POLITICA

Switch to EVs Expected to Speed up Manpower Adjustment in Auto Industry

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With the rapid growth of the electric vehicle market, demand for assembly workers is on a gradual decrease.

In the era of industrial transition, manpower adjustment has emerged as the biggest topic in the automobile industry. With the rapid growth of the electric vehicle market, demand for production workers is on a gradual decrease. As a result, confrontation between the labor and management is intensifying.

The management of GM Korea delivered a plan to redeploy production workers at Bupyeong Plant 2, which will end vehicle production in November 2022, to the company’s union at a meeting on employment stability held on April 7. The management plans to move 1,500 workers at Bupyeong Plant 2 to Bupyeong Plant 1 and Changwon Plant in stages by the end of this year.

A prevailing view among those in the automobile industry is that the closure of the factory is the result of GM Korea’s failure to secure new vehicle models, including electric vehicles, which will determine the company’s future. There is also concern that Bupyeong Plant 2 will be shut down like Gunsan Plant if no alternative can be found to solve the chronic work shortage situation.

As the plan on the shutdown of Bupyeong Plant 2 was announced, the possibility of a restructuring has been also raised. Sources say that a human resources restructuring will hit not only Bupyeong Plant 2 but Bupyeong Plant 1 where hundreds of new workers will be added soon and Changwon Plant where production of a new crossover utility vehicle (CUV) will be started, mainly targeting employees of partners and non-regular workers.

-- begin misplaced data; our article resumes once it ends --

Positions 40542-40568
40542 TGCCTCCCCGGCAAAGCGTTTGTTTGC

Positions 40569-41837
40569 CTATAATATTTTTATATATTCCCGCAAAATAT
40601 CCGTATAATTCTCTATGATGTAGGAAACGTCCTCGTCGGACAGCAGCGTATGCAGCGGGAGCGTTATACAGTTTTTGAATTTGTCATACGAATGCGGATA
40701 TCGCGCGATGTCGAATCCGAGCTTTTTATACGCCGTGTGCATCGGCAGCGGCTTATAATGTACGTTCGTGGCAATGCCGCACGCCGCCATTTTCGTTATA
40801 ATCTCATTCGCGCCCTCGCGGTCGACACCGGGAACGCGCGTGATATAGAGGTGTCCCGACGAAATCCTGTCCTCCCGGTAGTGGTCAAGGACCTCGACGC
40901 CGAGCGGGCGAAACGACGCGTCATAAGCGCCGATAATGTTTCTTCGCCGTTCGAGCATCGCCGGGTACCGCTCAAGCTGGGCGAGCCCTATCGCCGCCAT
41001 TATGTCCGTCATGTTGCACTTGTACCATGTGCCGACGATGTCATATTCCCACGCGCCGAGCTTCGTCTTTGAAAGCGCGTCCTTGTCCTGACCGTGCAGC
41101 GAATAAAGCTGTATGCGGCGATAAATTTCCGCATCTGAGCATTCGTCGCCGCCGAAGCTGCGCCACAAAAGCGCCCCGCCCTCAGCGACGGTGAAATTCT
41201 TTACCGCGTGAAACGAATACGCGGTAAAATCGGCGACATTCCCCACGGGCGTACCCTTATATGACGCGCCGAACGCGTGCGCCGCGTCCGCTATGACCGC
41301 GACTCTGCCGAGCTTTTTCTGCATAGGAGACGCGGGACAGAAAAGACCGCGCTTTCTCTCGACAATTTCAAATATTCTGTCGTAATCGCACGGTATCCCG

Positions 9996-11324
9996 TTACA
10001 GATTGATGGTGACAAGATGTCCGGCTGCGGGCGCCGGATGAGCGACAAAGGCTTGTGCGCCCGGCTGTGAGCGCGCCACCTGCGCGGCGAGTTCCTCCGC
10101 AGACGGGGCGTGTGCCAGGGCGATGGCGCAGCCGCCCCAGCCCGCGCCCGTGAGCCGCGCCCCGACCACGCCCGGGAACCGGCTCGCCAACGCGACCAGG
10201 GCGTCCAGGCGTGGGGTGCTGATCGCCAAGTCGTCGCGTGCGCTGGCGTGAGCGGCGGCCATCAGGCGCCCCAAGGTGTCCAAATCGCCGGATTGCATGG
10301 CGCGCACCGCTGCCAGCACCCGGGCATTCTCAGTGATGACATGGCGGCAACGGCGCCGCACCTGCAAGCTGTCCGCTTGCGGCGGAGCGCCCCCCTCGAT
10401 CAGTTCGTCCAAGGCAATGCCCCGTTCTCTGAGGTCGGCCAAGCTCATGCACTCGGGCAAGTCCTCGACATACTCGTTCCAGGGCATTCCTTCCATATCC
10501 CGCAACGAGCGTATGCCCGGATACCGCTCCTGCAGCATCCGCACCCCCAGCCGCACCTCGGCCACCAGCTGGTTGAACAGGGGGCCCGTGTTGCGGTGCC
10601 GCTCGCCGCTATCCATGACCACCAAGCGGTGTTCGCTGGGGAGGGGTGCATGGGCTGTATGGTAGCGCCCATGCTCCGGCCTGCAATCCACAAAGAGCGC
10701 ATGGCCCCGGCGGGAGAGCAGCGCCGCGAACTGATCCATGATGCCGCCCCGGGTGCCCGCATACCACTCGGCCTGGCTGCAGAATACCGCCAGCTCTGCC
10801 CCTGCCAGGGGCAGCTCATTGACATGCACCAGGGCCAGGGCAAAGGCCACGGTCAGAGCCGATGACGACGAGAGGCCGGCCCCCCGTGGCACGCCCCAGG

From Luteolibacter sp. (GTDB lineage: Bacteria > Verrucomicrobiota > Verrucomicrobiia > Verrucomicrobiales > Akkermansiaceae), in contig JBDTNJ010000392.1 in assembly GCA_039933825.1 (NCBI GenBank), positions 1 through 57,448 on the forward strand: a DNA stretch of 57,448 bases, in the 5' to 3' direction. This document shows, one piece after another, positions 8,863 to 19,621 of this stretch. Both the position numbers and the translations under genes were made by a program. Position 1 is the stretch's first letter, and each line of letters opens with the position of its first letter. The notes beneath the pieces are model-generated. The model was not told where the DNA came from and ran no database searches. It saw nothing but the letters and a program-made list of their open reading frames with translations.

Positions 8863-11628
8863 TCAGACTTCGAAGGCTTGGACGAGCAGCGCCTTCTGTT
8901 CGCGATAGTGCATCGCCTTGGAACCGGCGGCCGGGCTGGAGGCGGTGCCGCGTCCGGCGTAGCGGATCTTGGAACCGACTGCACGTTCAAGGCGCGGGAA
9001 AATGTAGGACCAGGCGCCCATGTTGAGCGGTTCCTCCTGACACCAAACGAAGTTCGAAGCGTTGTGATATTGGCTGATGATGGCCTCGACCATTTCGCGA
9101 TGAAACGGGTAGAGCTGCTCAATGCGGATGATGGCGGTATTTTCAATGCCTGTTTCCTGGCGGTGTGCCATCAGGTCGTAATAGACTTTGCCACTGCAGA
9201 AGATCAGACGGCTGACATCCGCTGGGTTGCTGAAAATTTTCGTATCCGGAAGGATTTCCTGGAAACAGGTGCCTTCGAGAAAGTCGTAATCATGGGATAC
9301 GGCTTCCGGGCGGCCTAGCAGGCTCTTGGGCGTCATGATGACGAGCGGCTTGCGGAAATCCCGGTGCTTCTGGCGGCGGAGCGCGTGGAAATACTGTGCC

The management of Hyundai Motor Co, which responded relatively quickly to the electric vehicle market, is also at loggerheads with the labor union over a human resources management issue. A conversion to electric vehicles from internal combustion engine vehicles is expected to slash employment by about 30 percent at Hyundai Motor. In response, the automaker plans to prune its workforce through natural reduction methods such as retirement under the age limit, but the labor union is sticking to an opposite view.

The new leadership of the labor union which took office at the beginning of 2022 recently presented the recruitment of new personnel as a key requirement through the Labor-Management Council. The labor union is asserting that new hires should be pursued rather than filling the naturally reduced number of employees with contract workers. The Kia Labor Union is also putting job security as its top priority in negotiating a collective agreement in 2022, so a rugged road is expected in negotiations in 2022.

Industry analysts say that as the transition to electric vehicles accelerates, the labor-management conflict over job security will heat up. In particular, it is pointed out that automakers will have no choice but to become passive in hiring unless the problem of rigidity in employment is resolved.

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